The Chinese reaction to me cannot be described. I could not imagine that 183cm and 83kg of a white man could be that interesting for Asians. Curiosity killed the cat; the curiosity of the people here is killing my eyes. Even now I am squinting my eyes which have suffered over 500 flashes of the Chinese cameras. The people here find me as unique as the last dinosaur and sometimes being white is even enough to get a part-time job. This is why the Batman starring at you below is no one else than the humble author of these words. When I want to work out at the gym, there will always be a group of students encircling me and exclaiming jiāyóu. It is easy for me to find a free court to play basketball myself but at the same time it is impossible to enjoy the game alone as there are always students willing to play with me and I do love it. The canteen is yet another such mysterious place that makes my friends appear out of nowhere to sit at my table. It goes without saying: the Chinese always want to take care of me and they will never let me feel lonely and this support is appreciated.
Not only are the Chinese themselves a source of my excitement but also the local food and natural surroundings make me feel at home in a remote place. In Poland, the temperature today will not exceed 5°C whereas here, in Zhaoqing, I am enjoying blue skies and 23°C. Polish trees without any foliage are as scary as skeletons but here I can see the first dry palm leaf about to fall. My university lies in a valley between two close mountain chains towering above it. The town itself is cut by a river as if it supplied Zhaoqing with life-giving blood. A few lakes and ponds make the place an irrevocable paradise for the Polish newcomer who fancies fishing. When it comes to fish, the Chinese dietary habits are unusual for Europeans. It is said that in the Southern Chinese will eat anything that flies but airplanes. I do not agree; they would eat airplanes if they knew how to do it with kuài zi. Eating chicken claws or snakes may be a little disgusting but dogs or turtles as my potential lunch sound like a pure act of cannibalism as I used to keep the both species as my pets.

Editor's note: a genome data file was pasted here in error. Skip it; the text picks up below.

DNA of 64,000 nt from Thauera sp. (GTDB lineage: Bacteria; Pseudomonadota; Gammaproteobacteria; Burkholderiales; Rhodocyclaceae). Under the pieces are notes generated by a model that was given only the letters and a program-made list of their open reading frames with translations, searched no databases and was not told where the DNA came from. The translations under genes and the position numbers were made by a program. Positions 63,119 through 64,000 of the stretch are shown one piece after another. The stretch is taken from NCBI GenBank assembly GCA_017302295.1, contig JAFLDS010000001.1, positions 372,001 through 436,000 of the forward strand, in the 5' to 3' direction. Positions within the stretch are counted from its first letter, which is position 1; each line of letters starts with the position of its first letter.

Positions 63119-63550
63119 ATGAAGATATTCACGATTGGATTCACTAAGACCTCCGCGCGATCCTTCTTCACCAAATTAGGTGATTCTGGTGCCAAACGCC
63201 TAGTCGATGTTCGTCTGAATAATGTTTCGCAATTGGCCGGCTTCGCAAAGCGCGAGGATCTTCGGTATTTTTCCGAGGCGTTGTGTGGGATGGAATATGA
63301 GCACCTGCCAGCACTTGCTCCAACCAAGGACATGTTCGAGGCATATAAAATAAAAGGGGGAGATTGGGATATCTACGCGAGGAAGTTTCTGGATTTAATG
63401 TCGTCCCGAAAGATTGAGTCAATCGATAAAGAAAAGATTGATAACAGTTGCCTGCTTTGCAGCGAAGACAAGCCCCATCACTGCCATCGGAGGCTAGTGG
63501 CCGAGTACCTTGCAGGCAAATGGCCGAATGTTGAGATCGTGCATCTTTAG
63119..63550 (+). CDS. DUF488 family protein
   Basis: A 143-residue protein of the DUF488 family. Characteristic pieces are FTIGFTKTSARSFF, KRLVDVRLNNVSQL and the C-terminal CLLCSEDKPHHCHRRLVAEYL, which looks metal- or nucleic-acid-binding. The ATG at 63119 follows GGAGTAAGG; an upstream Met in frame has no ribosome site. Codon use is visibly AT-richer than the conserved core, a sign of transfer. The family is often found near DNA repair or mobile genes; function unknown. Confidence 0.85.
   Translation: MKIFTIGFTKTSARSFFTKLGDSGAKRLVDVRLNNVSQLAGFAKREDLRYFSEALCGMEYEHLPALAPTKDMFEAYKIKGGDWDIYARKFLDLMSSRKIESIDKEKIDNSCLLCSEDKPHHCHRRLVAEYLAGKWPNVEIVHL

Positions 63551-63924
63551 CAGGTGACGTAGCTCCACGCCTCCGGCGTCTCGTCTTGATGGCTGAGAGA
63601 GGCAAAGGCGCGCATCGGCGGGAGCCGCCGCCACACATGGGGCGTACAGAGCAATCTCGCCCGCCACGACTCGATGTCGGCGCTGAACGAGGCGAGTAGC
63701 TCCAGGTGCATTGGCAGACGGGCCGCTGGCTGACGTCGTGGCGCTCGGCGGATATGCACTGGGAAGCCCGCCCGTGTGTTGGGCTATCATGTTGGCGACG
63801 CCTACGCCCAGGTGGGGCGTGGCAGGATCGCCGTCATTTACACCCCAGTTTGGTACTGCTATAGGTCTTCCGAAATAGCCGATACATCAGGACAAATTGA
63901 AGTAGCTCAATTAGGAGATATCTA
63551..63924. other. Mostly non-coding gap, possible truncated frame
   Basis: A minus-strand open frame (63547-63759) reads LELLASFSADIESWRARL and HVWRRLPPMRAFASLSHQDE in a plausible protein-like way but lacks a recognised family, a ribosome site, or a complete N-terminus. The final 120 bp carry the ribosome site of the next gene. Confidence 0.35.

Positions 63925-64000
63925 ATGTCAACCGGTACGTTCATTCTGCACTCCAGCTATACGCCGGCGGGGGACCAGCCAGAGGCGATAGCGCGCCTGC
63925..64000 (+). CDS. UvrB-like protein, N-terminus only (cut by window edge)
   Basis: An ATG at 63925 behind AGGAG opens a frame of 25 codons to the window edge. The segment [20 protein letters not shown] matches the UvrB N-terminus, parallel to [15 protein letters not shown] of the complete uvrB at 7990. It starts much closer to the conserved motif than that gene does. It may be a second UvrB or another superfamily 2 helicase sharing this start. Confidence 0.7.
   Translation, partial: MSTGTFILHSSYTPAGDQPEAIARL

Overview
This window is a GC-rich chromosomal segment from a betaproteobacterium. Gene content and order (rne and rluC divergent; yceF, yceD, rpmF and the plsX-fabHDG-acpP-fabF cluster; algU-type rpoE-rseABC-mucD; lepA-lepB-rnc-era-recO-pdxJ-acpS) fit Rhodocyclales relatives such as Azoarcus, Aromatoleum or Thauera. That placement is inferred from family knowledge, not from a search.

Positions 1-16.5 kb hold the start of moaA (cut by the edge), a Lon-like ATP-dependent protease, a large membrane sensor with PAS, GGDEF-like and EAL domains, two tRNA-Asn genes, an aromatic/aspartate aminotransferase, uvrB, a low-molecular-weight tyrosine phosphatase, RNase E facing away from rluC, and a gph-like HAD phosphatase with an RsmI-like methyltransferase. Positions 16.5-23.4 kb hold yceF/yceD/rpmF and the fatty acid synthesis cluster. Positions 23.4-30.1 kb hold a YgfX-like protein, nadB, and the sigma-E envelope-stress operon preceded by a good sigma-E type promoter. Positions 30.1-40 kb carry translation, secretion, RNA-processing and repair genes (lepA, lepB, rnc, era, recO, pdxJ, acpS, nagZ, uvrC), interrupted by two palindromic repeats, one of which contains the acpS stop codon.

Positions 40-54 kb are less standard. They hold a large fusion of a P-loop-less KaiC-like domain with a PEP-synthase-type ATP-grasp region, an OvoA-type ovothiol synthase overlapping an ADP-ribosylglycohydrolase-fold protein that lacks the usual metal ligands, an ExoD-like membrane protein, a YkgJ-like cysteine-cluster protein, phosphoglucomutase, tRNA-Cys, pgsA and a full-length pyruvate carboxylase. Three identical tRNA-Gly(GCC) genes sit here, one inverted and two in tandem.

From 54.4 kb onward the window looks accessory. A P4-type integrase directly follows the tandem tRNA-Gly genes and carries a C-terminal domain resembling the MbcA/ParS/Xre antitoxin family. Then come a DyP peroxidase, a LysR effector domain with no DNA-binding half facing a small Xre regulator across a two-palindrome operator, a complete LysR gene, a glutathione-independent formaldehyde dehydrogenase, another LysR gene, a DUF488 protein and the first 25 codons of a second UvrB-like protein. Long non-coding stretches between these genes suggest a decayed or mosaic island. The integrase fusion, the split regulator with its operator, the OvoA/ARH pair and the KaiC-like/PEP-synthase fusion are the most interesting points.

Finally, my teaching adventure here is almost nowhere to be found in Europe because, bizarre as it sounds, ‘the Chinese students study to study’. Most Polish students treat college as a perfect time and place for entertainment so I had to come back to the very etymology of the word ‘study’ to realize that this lexical term has a more serious meaning than ‘partying’ or ‘avoiding the army.’ Thus, instead of ‘study to have fun,’ the Chinese approach college in a mature way. Despite being overburdened by a lot of classes, usually over 30 periods a week, they find free time to study. What is more, they willingly join a great range of extracurricular activities, be it a dance or Polish class. Finally, they spend their little spare time with friends without alcohol, which I find refreshing as in Europe very often the words ‘alcohol,’ ‘free time,’ and ‘friends’ overlap and are never separated. There is probably no better epithet to describe my Chinese students than ‘pure hard-workers.’
It is time I finished my short line of thoughts. Again, my students invited me to play badminton and I cannot resist their charming offer. The China I know gave me a warm welcome and it wants me to be a small lever of its gigantic economy and an unnoticed dot in its world’s longest continuous history. But I promised to come back to Poland and I will. I will go to Poland to say ‘hello’ to my mom, pack more of my clothes and say ‘goodbye.’ Then, I will head towards China again.
By Filip Jacek Klak
Polish teacher teachingPolish, English oral and writing and miniature since Sep, 2013